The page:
ISLAMABAD: WaterAid Pakistan Country Director Siddiq Khan on Tuesday said it was a matter of urgency to make sure that all healthcare facilities in the developing countries had clean water and soap while fighting this pandemic.
Marking World Health Day, he, in a statement, said, “If front-line health workers can’t wash their hands; keep patients clean; or have somewhere decent to go to the toilet, such facility might act as a breeding ground for diseases.”
He said globally 1.8 billion people were at higher risk of contracting COVID-19 and other infectious diseases as they used or worked in a healthcare facility which lacked basic water services.
“Providing doctors, nurses and patients with somewhere to clean their hands is one of the most effective ways to halt the spread of the contagious disease, ” he added.
Quoting the worldwide statistics on WASH or water, sanitation and hygiene facilities, Siddiq Khan said one in four healthcare facilities had no clean water on site, one in three had no hand-washing facilities at the point of care and one in ten had no decent toilets.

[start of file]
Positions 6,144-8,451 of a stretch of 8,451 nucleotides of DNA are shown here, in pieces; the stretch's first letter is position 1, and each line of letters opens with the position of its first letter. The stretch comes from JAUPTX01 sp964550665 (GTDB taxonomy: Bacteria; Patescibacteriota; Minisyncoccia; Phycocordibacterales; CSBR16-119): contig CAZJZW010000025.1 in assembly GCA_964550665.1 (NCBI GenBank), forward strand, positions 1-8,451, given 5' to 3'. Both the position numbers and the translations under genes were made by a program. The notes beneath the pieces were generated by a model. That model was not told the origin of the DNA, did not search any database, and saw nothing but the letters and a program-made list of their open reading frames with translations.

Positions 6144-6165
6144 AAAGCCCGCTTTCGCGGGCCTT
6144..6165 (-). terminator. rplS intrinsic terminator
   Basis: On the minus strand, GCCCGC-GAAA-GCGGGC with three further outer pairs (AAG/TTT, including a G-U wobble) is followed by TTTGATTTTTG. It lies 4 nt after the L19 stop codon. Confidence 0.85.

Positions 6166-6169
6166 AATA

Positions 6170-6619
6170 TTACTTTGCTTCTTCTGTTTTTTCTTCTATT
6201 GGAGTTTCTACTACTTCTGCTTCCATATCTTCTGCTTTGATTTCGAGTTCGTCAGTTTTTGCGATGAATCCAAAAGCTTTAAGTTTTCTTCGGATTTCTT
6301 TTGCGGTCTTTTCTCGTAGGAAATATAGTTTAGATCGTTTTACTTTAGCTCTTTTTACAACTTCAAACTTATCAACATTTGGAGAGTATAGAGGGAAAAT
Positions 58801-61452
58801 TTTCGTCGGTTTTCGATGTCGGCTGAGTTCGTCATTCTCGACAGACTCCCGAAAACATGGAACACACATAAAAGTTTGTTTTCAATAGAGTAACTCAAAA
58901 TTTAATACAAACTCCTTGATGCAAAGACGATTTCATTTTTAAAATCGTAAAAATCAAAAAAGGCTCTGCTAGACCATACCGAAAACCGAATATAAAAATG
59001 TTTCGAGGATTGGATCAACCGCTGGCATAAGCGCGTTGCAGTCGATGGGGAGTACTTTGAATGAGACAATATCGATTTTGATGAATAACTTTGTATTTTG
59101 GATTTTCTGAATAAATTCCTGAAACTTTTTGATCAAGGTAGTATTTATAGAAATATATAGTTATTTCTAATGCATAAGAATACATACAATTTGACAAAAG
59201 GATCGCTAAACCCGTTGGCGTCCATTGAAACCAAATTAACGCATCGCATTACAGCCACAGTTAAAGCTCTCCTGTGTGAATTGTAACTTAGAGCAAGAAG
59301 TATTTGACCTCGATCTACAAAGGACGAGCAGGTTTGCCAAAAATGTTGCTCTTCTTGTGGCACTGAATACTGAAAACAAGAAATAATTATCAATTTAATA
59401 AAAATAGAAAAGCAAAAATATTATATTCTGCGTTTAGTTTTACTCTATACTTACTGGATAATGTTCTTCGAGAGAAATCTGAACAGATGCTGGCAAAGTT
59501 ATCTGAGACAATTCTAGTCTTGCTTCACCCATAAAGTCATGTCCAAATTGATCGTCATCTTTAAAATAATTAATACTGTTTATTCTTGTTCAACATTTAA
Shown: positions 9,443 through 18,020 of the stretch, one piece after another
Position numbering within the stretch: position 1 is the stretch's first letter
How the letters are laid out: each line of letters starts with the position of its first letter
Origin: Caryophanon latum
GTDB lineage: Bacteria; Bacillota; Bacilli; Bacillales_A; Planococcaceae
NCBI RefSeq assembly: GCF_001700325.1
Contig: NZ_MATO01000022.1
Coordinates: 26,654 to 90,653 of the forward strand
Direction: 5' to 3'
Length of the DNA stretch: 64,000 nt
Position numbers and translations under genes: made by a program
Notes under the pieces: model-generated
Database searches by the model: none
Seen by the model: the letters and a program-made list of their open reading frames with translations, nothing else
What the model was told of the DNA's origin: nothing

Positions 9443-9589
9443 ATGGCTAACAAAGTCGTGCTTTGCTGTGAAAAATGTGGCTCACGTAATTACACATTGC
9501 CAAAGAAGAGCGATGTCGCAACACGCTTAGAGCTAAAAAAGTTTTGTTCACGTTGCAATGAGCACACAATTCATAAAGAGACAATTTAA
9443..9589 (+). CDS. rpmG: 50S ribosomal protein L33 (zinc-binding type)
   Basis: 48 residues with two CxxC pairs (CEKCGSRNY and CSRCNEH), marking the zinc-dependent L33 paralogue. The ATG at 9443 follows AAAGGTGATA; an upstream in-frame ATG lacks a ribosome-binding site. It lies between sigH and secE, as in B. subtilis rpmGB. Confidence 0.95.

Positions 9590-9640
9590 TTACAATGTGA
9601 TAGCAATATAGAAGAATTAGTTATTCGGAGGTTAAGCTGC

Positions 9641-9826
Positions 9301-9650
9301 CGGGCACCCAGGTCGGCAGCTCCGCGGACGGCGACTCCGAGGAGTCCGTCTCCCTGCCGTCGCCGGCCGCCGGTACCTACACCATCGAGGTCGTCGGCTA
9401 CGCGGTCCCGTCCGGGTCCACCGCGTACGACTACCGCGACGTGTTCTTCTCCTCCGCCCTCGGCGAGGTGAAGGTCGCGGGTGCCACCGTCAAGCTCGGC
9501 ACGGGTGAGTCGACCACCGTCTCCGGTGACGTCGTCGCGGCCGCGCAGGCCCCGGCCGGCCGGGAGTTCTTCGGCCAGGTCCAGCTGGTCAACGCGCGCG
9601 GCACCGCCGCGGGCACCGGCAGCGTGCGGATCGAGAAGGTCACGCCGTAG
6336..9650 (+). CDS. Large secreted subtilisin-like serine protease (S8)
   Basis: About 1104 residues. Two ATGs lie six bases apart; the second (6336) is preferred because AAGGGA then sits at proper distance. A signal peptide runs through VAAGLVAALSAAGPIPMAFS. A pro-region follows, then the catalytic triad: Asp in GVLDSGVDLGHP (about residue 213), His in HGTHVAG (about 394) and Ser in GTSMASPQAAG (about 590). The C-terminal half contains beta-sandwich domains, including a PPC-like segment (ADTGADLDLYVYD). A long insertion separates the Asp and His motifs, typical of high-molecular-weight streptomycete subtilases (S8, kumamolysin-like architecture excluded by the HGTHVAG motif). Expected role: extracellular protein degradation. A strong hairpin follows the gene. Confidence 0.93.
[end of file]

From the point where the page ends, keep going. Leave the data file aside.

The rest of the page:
In the developing countries, the situation was even worse – half of all hospitals and clinics there had no clean water, he added.
According to the World Health Organization (WHO), investment of this nature would take just one year to pay for itself and produce savings for every penny invested thereafter.
WaterAid is working to make clean water, decent toilets and good hygiene normal for everyone, everywhere within a generation. The international not-for-profit organisation works in 28 countries to change the lives of the poorest and most marginalised people. Since 1981, WaterAid has reached 27 million people with clean water and 27 million people with decent toilets.